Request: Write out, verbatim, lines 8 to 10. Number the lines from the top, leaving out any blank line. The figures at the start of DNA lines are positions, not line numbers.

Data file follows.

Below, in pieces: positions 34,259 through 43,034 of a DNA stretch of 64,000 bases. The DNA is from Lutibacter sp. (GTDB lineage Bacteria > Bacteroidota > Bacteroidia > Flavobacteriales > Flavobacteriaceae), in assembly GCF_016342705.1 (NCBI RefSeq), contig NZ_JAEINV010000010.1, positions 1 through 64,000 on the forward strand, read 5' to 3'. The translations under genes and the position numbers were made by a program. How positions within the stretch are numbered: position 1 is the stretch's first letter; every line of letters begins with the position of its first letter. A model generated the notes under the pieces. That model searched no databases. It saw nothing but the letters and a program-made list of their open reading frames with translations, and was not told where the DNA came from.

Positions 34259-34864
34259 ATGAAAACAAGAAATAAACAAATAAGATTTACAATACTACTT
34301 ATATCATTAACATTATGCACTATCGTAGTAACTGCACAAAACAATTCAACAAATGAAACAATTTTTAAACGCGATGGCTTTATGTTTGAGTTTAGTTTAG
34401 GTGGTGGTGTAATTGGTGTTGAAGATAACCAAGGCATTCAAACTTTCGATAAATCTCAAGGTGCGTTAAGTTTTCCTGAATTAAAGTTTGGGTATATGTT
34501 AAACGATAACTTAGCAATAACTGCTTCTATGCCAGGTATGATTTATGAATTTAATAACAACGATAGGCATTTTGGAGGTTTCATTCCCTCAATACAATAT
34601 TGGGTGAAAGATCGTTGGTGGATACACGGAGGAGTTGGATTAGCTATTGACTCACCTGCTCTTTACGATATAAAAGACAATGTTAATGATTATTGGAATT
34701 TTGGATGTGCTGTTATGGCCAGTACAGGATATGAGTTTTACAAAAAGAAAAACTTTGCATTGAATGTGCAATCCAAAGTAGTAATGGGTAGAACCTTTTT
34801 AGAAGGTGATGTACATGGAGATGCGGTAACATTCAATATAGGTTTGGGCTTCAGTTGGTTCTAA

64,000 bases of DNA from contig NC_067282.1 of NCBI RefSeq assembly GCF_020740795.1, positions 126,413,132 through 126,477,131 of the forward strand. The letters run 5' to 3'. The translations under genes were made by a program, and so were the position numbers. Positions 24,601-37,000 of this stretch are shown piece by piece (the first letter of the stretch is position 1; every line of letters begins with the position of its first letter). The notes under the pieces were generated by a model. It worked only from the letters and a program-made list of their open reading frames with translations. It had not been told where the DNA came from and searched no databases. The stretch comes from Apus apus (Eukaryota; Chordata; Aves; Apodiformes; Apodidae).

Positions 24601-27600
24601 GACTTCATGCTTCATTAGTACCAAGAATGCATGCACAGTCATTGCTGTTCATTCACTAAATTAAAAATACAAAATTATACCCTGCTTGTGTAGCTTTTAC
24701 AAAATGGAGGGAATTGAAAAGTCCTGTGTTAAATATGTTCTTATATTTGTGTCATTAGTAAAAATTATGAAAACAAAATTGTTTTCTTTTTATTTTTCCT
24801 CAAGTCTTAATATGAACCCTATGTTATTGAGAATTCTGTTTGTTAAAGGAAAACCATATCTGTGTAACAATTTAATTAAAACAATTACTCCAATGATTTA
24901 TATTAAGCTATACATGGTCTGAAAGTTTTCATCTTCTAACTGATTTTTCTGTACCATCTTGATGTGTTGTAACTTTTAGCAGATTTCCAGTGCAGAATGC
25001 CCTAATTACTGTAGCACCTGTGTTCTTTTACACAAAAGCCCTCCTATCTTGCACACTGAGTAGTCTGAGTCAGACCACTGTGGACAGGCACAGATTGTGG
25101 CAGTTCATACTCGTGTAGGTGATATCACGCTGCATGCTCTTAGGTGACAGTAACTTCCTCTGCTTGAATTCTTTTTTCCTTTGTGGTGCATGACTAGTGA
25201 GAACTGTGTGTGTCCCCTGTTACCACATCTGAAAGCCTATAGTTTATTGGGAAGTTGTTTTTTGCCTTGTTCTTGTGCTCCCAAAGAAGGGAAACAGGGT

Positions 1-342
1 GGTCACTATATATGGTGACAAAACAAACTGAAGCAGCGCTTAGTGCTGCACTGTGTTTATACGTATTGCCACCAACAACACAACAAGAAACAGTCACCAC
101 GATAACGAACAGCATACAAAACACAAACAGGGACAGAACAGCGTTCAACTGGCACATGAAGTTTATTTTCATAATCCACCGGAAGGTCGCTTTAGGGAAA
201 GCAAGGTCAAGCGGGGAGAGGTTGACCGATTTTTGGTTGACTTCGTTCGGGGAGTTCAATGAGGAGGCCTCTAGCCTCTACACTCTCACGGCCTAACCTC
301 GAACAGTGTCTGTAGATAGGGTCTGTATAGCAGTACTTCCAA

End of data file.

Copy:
34701 TTGGATGTGCTGTTATGGCCAGTACAGGATATGAGTTTTACAAAAAGAAAAACTTTGCATTGAATGTGCAATCCAAAGTAGTAATGGGTAGAACCTTTTT
34801 AGAAGGTGATGTACATGGAGATGCGGTAACATTCAATATAGGTTTGGGCTTCAGTTGGTTCTAA

64,000 bases of DNA from contig NC_067282.1 of NCBI RefSeq assembly GCF_020740795.1, positions 126,413,132 through 126,477,131 of the forward strand. The letters run 5' to 3'. The translations under genes were made by a program, and so were the position numbers. Positions 24,601-37,000 of this stretch are shown piece by piece (the first letter of the stretch is position 1; every line of letters begins with the position of its first letter). The notes under the pieces were generated by a model. It worked only from the letters and a program-made list of their open reading frames with translations. It had not been told where the DNA came from and searched no databases. The stretch comes from Apus apus (Eukaryota; Chordata; Aves; Apodiformes; Apodidae).